Robocalls: what is being done about them

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jserraglio
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Joined: Sun May 29, 2005 7:06 am
Location: Cleveland, Ohio

Robocalls: what is being done about them

Post by jserraglio » Sun Jul 08, 2018 2:14 pm

WSJ — Personal Technology
Robocalls won’t vanish soon, but carriers are working on a spam filter and other fixes
Remember when phone calls meant people wanted to talk to you about something other than lowering your interest rates? These days, the phone rings so often with recorded robocall messages—You qualify! You owe! You’ve won!—answering feels like a hazard.
I hit my own robocall breaking point a month ago. I was grabbing a quick shower before catching a flight. My phone rang. Fearing I’d miss a call from my boss, who had been trying to reach me, I jumped out. But no, it was a recording instead.
I resisted the urge to throw my phone across the bathroom and went looking for answers. Why can’t anyone stop this madness? When will it end?
First, the bad news: Almost every person I talked to about robocalls used the phrase, “There’s no silver bullet.”
But developments in the works should get the robocall problem more under control. And there are steps to take on your own that actually do reduce calls.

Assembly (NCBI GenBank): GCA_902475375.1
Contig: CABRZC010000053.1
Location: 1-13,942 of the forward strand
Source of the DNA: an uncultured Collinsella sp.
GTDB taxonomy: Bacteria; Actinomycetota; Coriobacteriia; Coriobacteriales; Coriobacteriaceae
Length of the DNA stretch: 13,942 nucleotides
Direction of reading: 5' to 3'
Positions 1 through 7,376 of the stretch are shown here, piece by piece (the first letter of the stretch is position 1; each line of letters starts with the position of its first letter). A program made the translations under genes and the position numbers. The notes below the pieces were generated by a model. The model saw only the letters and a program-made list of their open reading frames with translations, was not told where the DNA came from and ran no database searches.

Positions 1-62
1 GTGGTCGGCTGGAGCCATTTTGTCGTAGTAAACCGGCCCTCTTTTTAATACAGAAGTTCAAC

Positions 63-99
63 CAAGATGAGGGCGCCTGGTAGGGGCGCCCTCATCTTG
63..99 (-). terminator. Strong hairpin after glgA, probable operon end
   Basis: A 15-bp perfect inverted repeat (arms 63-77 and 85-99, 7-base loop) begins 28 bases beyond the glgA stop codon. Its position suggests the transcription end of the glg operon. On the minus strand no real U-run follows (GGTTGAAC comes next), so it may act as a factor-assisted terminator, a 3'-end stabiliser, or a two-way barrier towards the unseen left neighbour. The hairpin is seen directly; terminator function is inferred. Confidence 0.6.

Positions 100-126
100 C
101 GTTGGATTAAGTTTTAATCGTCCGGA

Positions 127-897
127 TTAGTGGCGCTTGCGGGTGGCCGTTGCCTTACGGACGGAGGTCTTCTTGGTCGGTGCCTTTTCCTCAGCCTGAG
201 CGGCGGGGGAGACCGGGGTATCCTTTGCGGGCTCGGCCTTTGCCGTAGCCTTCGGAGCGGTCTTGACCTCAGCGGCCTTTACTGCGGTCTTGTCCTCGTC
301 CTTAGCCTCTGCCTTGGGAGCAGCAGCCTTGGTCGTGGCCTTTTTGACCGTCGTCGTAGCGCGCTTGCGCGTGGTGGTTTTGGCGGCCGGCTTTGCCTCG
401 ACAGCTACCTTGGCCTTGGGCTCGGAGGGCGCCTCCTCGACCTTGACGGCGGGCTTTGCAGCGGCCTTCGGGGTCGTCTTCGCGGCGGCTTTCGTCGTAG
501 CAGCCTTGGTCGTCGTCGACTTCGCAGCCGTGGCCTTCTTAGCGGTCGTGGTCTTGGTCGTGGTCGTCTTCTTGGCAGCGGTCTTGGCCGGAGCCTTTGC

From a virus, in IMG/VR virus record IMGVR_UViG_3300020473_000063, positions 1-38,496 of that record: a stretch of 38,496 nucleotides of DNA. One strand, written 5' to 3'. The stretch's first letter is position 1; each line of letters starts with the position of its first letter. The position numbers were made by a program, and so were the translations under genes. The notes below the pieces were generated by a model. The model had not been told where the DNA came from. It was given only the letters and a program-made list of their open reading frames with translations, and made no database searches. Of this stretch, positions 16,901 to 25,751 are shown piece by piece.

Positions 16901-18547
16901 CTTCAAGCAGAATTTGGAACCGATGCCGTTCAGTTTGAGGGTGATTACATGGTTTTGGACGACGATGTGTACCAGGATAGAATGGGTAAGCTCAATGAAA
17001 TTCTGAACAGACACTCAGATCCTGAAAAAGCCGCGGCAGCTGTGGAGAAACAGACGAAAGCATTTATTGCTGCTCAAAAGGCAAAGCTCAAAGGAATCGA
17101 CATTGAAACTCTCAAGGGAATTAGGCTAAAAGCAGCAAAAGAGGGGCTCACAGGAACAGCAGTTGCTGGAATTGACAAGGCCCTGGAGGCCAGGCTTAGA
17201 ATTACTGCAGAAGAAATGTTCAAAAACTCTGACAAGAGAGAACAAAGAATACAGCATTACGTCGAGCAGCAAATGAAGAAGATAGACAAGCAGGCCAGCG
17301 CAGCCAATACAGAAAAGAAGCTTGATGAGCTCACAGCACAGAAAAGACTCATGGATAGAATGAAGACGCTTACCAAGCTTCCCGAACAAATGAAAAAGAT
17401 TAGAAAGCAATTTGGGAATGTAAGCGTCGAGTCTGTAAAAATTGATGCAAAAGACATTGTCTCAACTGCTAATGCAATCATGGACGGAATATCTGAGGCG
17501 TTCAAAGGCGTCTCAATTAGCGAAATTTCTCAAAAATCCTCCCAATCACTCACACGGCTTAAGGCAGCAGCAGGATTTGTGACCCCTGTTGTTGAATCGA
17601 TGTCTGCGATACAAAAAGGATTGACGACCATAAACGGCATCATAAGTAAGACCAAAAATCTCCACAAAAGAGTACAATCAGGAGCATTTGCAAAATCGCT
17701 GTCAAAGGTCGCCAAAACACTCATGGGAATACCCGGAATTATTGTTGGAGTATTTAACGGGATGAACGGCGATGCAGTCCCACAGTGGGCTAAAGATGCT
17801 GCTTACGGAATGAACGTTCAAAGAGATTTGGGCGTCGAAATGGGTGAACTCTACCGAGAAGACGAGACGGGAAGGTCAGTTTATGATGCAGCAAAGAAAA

Where did this evil come from?
Back when phone calls were transmitted over copper wires, businesses paid a lot of money for phone systems that allowed 1,000 employees to make calls without needing 1,000 phone lines. These systems inserted caller ID so, for instance, customers all saw the same business number, regardless of which employee made the call.
With the internet, businesses don’t need expensive hardware. Anyone can start a mini call center with software that auto-dials numbers and spoofs caller ID. They also need a provider to “originate” the call, that is, connect the internet call to the phone network.
Some robocalls are legitimate—your pharmacy, your bank—but not the ones that change numbers constantly to appear local and avoid detection. Robocallers even spoof numbers held by ordinary phone customers like you and me (so don’t call them back to yell at them.)
A real fix is coming?
With caller ID basically broken, developers have proposed a call-certifying protocol (known as STIR) and guidelines for implementing it (known as SHAKEN). The names behind these acronyms are long and confusing.
With it, an originating phone carrier could check that a caller has the right to use a number and create a digital fingerprint for the call. The carrier on the receiving end could verify that nothing was messed with in transit.